2 SQL*Net roundtrips to/from client

0 sorts (memory)

0 sorts (disk)

1 rows processed

select object_type, object_name


t1 where rowid = :vrowid

call count cpu elapsed disk query current rows

——- —— ——– ———- ———- ———- ———- ———-

Parse 1 0.00 0.00 0 0 0 0

Execute 2 0.00 0.00 0 0 13 0

Fetch 2 0.00 0.00 0 1 0 1

——- —— ——– ———- ———- ———- ———- ———-

total 5 0.00 0.00 0 1 13 1

Misses in library cache during parse: 0

Optimizer mode: ALL_ROWS

Parsing user id: 56

Rows Row Source Operation

——- —————————————————

1 TABLE ACCESS BY USER ROWID T1 (cr=1 pr=0 pw=0 time=71 us)

Elapsed times include waiting on following events:

Event waited on Times Max. Wait Total Waited

—————————————- Waited ———- ————

SQL*Net message to client 3 0.00 0.00

SQL*Net message from client 3 1.58 1.58


What does this tell me: I got the data in 71 micro seconds. That’s fast. Now I’m leaving out all of the recursive work that Oracle did to execute the command.

Lets look at some more timing information.

mrskew.exe \stage\*.trc > H:\tmp\x.txt


SQL*Net message from client 11.256462 98.9% 4 2.814115 0.001859 9.667408

EXEC 0.120000 1.1% 3 0.040000 0.000000 0.070000

log file sync 0.001551 0.0% 2 0.000776 0.000513 0.001038

SQL*Net message to client 0.000022 0.0% 4 0.000005 0.000004 0.000006

PARSE 0.000000 0.0% 2 0.000000 0.000000 0.000000

FETCH 0.000000 0.0% 2 0.000000 0.000000 0.000000

TOTAL (6) 11.378035 100.0% 17 0.669296 0.000000 9.667408

Using mrskew from Method-R I get some more interesting information from the trace file. What is this telling me? sqlnet message from client was the big wait event; tanking 98.9% of the time. Well that’s network io. After that EXEC was my next highest wait event with 3 calls taking 1.1% of the execution time. BTW: this data includes all recursive sql. So what does the EXEC timing look like?

mrskew.exe \stage\*.trc –name=”EXEC” –ebucket > H:\tmp\x.txt


0.000000 0.000001 0.000000 0.0% 1 0.000000 0.000000 0.000000

0.000001 0.000010 0.000000 0.0% 0

0.000010 0.000100 0.000000 0.0% 0

0.000100 0.001000 0.000000 0.0% 0

0.001000 0.010000 0.000000 0.0% 0

0.010000 0.100000 0.120000 100.0% 2 0.060000 0.050000 0.070000

0.100000 1.000000 0.000000 0.0% 0

1.000000 10.000000 0.000000 0.0% 0

10.000000 100.000000 0.000000 0.0% 0

100.000000 1000.000000 0.000000 0.0% 0

1000.000000 Infinity 0.000000 0.0% 0

TOTAL (2) 0.120000 100.0% 3 0.040000 0.000000 0.070000

Life of an Oracle DBA – The Basics Access Paths: Full Table Scan

For the next few weeks I am going to be going over some of the basics of what you need to know to be a good Oracle DBA. Feel Free to speak up if there is something you think I should cover. I should let you know fast is not always cheap and cheap is not always fast. Think of cheap as Oracle is going to use as few resources as possible to satisfy the query. But if you are using parallel query, then Oracle sets the goal to finish the query as fast as possible and to heck with the resources. Now be carful here; you don’t want to be running an OLTP application with 70+ thousand people hitting it and all of them running parallel query. If you do, you are going to starve the machine of CPU. I’ve seen it happen, it’s not pretty.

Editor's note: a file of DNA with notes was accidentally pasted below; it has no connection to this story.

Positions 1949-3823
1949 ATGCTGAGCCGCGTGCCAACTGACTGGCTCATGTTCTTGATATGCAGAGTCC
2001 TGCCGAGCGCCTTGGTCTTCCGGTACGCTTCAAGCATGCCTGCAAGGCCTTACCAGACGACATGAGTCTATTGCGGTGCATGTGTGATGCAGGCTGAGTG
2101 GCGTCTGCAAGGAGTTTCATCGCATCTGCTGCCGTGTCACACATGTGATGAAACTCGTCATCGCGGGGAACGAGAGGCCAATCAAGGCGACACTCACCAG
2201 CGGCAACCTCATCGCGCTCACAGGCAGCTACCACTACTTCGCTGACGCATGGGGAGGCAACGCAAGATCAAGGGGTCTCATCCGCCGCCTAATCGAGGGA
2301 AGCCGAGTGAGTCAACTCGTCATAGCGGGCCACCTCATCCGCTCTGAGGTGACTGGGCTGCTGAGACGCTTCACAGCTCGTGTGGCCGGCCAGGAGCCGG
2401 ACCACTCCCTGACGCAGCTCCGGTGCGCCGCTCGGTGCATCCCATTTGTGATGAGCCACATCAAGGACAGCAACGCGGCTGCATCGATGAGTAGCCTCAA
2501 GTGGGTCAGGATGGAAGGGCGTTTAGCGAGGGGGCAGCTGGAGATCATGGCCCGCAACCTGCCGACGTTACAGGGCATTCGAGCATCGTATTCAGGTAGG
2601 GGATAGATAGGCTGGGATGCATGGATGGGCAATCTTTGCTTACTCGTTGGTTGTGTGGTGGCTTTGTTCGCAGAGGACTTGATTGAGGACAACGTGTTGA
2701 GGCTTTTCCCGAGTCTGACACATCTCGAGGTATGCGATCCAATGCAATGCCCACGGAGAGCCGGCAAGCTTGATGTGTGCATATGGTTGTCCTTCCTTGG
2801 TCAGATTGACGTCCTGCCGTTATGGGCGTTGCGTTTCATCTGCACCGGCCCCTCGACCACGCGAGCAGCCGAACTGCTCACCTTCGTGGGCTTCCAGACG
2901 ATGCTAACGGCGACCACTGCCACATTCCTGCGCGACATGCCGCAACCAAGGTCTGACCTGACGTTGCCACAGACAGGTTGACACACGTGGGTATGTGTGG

Yes Virginia there is a Maria Colgan who is always happy to explain the difference between cheap and fast. If you don’t know Maria, she is one of the smartest people in the Oracle community and heads up the Oracle Optimizer Group. Her blog is at:

For my first set of installments I am going to go over access paths (how does Oracle get to the data you want.)

Full Table Scan otherwise know as “Dang it; why won’t oracle use my indexes” There are a number of factors for the optimizer consider to select the best access path to the data.

What predicates have been passed in the query?

What indexes exists?

What degree of parallelism is being used?

What is db_multi_block_read_count?

What hints have been put on the query?

Cardinality – you are going to be reading a lot about that, so start studying.

The Oracle cost based optimizer determines the fastest or most efficient way to access data, sometimes the optimizer will select the full table scan. If you pass a predicate in the query that is not indexed then Oracle has no choice then to do a full table scan. If the cost based optimizer decides it is cheaper to do a full table scan over using an index then Oracle will use a full table scan. I know this is hard to believe but it’s true. Here is a simple example, if Oracle needs to read 100 blocks of an index then do another 100 IOs’ to the table to get your data as apposed doing a full table scan of 150 blocks; the cost based optimizer may decide it would just be cheaper to do a full table scan.

SQL> create table t1 as select

* from dba_objects;

Table created.

SQL> analyze table t1 compute statistics;

Table analyzed.

SQL> create index t1_idx on t1(object_type);

Index created.

SQL> analyze index t1_idx compute statistics;

Index analyzed.

SQL> set autotrace on

SQL> select owner, object_name

2 from t1

3 where object_type in (‘TABLE’,’INDEX’);

————snip a lot————-

| Id | Operation | Name | Rows | Bytes | Cost (%CPU)| Time |


| 0 | SELECT STATEMENT | | 2440 | 90280 | 109 (34)| 00:00:01 |

|* 1 | TABLE ACCESS FULL| T1 | 2440 | 90280 | 109 (34)| 00:00:01 |


Predicate Information (identified by operation id):



Hay Maria, Oracle forgot that I had an index on T1. Waaaaaaaa. Oh, it’s cheaper to just read the whole table.

select /*+ index (t1 t1_idx) */

owner, object_name

from t1

where object_type in (‘TABLE’,’INDEX’);


| Id | Operation | Name | Rows | Bytes | Cost (%CPU)| Time |


| 0 | SELECT STATEMENT | | 2440 | 90280 | 121 (3)| 00:00:01 |

| 1 | INLIST ITERATOR | | | | | |

| 2 | TABLE ACCESS BY INDEX ROWID| T1 | 2440 | 90280 | 121 (3)| 00:00:01 |

|* 3 | INDEX RANGE SCAN | T1_IDX | 2440 | | 10 (10)| 00:00:01 |


Hay Maria, I got Oracle to use my index but it cost more. Waaaaaaa, Oh I had to do more IOs’ to get my data.

As db_multi_block_read_count increases the cost of a full table scan decreases. As parallelism increases, Oracle makes the determination of executing the query as fast as possible as apposed to a cheap as possible. If you put hints into your sql query then those hints will be used as apposed to what the Oracle optimizer believes would be the best way to access the data.

When oracle does a full table scan, blocks are read into the buffer cache and rows that don’t meet the predicate are rejected.